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Deep Learning Defined and How It’s Different from Machine Learning?

Deep learning, which falls under the umbrella of artificial intelligence and is an advancement of machine learning, is capable of remarkable things.

While it relies on a steady flow of data which a neural network analyzes to make decisions about other data, just like machine learning, deep learning is significantly more sophisticated.

Machine learning uses principles of artificial intelligence and merely mimics human thought. It is being applied to real world problems today with promising results.

Deep learning, on the other hand, is a newer field of research that uses an even smaller set of principles in a more complex neural network that yields results which can blur the lines between artificial and human thought.

But what really sets deep learning apart from machine learning is the network’s ability to analyze new data and continuously learn new things. For example, if a deep learning system is analyzing images and fails to identify a characteristic it has been asked to identify, it can analyze where it went wrong. If there is a key differentiator that has proven to impact the result and explains why the system came to the wrong conclusion, the system will learn to understand that differentiator and include it in its decision-making process from then on. In other words, it can learn from mistakes, just like a human being.

Deep Learning Successes

Last year, a team from Stanford University introduced a deep-learning algorithm that diagnosed “potentially cancerous skin lesions as accurately as a board-certified dermatologist,” according to an article on the MIT Technology Review website.

Researchers from not-for-profit healthcare system Sutter Health and Georgia Institute of Technology teamed to create a method using deep learning that can predict heart failure as much as nine months sooner than doctors can.

Deep learning structures algorithms into an artificial neural network that mimics how the human brain works. The network “is designed to continually analyze data with a logic structure similar to how a human would draw conclusions,” according to an article from Zendesk.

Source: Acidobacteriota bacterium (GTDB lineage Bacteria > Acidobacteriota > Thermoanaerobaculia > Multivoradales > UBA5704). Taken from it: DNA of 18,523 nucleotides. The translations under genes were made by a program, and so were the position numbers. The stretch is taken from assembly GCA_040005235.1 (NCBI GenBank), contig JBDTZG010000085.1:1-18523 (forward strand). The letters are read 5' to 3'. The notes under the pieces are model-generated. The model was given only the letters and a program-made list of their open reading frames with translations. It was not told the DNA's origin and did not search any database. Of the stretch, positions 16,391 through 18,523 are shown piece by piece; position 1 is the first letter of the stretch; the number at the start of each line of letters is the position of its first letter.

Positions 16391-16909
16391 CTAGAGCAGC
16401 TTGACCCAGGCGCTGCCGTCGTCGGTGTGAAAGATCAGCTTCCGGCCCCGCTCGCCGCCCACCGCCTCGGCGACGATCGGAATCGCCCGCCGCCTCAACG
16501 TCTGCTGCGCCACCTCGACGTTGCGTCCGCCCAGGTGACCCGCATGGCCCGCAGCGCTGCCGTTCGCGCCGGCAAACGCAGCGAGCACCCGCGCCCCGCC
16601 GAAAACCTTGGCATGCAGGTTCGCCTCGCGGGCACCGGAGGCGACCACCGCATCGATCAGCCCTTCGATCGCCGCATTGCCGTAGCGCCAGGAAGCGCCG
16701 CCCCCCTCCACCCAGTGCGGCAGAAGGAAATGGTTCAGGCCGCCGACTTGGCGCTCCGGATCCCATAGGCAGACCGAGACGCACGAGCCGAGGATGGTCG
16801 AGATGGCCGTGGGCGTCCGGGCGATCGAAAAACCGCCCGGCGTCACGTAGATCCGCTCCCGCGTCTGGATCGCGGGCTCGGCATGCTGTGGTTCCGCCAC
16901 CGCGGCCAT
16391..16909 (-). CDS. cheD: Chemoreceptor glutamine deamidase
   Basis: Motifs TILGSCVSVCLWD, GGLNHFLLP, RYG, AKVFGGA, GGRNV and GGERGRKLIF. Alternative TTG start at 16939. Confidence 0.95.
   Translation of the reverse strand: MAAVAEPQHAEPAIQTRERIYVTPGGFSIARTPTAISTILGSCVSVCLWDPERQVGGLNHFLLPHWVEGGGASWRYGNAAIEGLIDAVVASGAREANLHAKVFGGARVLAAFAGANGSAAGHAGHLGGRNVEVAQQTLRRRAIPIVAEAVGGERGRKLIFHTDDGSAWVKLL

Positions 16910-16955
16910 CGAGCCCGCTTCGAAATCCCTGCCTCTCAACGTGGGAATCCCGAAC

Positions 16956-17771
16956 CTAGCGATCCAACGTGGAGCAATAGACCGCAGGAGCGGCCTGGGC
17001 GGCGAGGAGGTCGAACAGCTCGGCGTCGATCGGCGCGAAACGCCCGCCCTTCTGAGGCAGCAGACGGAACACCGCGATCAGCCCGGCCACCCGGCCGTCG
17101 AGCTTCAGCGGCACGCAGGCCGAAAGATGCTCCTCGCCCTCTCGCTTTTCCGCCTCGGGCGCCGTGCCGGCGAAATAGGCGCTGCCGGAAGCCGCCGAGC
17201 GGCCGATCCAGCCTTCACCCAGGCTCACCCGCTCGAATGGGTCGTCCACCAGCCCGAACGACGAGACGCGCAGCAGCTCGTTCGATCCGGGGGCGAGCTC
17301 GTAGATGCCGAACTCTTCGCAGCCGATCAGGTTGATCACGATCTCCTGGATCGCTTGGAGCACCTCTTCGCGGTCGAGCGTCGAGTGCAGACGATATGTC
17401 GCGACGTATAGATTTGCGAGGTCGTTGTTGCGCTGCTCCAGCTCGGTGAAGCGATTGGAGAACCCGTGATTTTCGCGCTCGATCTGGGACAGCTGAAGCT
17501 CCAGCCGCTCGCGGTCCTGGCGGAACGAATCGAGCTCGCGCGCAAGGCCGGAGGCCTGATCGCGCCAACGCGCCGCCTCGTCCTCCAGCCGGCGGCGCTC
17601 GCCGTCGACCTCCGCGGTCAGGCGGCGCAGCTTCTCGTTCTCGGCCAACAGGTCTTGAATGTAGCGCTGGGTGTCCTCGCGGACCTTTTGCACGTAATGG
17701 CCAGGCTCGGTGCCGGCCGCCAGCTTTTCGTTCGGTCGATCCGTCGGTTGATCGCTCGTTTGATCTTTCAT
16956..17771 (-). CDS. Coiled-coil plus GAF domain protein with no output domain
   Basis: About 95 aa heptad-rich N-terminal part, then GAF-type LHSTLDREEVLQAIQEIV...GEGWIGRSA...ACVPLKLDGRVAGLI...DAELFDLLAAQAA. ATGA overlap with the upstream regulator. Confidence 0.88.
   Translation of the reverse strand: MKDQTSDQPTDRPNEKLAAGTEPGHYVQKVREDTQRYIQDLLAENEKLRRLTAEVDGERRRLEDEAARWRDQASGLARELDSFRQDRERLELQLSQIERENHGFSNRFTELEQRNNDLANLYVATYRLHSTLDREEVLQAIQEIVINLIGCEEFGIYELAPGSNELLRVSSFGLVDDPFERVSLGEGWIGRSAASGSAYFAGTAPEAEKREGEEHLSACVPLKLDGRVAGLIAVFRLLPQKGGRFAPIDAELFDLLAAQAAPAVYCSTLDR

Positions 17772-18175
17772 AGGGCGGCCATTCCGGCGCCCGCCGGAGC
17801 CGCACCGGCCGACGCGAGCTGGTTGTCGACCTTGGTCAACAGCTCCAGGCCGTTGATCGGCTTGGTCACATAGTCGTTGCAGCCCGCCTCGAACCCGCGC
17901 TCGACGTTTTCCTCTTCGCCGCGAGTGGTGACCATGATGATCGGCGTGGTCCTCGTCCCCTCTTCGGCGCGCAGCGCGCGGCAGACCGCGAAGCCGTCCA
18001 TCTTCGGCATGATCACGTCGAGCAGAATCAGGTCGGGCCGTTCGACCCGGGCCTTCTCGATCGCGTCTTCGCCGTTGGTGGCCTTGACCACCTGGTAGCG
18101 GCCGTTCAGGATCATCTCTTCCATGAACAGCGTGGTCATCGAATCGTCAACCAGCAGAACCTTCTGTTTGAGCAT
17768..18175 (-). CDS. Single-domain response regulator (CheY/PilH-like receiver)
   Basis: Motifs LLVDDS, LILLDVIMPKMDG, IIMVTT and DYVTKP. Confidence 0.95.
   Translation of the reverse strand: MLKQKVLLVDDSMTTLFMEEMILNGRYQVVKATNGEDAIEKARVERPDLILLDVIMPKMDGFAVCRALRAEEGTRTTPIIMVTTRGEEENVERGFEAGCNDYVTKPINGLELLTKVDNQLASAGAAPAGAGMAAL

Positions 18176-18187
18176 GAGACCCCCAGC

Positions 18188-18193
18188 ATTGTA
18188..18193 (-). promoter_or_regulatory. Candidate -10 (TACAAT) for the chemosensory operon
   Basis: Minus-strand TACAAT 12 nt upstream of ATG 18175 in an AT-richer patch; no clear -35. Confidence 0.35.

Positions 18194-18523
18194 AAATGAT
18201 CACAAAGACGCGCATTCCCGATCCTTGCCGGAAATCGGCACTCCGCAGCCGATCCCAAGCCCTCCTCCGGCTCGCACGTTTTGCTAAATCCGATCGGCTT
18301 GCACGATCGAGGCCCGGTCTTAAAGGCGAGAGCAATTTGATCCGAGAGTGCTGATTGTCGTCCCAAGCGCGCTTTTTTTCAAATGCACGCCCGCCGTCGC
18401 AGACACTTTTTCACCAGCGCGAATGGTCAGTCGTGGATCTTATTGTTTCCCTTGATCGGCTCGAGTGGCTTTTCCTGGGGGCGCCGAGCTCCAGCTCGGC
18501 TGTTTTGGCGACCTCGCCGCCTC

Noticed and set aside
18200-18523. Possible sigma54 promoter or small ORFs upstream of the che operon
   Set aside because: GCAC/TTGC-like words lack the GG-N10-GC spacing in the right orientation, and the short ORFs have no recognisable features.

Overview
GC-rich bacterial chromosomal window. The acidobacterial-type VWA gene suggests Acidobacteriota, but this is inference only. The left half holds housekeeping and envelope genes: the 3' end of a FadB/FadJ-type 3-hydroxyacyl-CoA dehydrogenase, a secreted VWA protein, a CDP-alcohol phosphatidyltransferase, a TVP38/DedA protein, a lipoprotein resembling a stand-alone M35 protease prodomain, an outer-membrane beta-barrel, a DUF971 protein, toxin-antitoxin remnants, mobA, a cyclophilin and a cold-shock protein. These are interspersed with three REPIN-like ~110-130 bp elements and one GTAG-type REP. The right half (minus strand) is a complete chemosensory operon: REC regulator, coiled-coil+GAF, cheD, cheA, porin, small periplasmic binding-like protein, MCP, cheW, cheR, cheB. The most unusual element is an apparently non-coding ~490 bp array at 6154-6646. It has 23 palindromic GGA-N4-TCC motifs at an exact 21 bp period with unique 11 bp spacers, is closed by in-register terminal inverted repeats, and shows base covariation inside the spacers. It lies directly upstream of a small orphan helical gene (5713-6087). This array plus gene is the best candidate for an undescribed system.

Big data and powerful graphics processing units (GPUs) are used to feed information to the deep learning network. The Stanford project involved almost 130,000 images of skin conditions being integrated with the team’s software.

In fact, healthcare is particularly well suited to benefit from deep learning since medical images such as X-rays and MRIs “are a nearly perfect match for the strengths of deep-learning software,” according to the MIT article.

Not Everyone is Excited

What’s fascinating about deep learning is also what troubles some observers about it: Deep learning algorithms learn patterns, rules and parameters on their own, rather than having them fed into the system by a programmer. However, once the algorithm begins making decisions – for example, which of the images in the Stanford project were of potentially cancerous lesions – it leaves no map of how its decisions were made.

Some don’t see this as a problem. Healthcare legal scholar Nicholas Price points out that the particular mechanisms of some frequently prescribed drugs such as lithium aren’t understood.

Researchers in Europe, though, are bracing for the possibility of restrictions, regulations and perhaps even legal battles. The European Union’s General Data Protection Regulation, which goes into effect this year, allows users to demand and receive an explanation of how decisions affecting them are made by automated or artificial intelligence systems.

The new regulations could have a chilling effect on research in EU countries, with some critics claiming GDPR will make deep learning “illegal.”

In the U.S., though, deep learning’s potential to transform healthcare is greeted with far more enthusiasm than trepidation.

Dr. Christopher Bouton, CEO of Vyasa Analytics, expresses that enthusiasm when he talks about expanding machine learning’s ability to recognize objects into a deep-learning ability to recognize concepts.

“It’s the same idea, completely analogous,” Bouton said at a symposium last year. “But the application of it means that we can turn the way we handle data completely on its head.”

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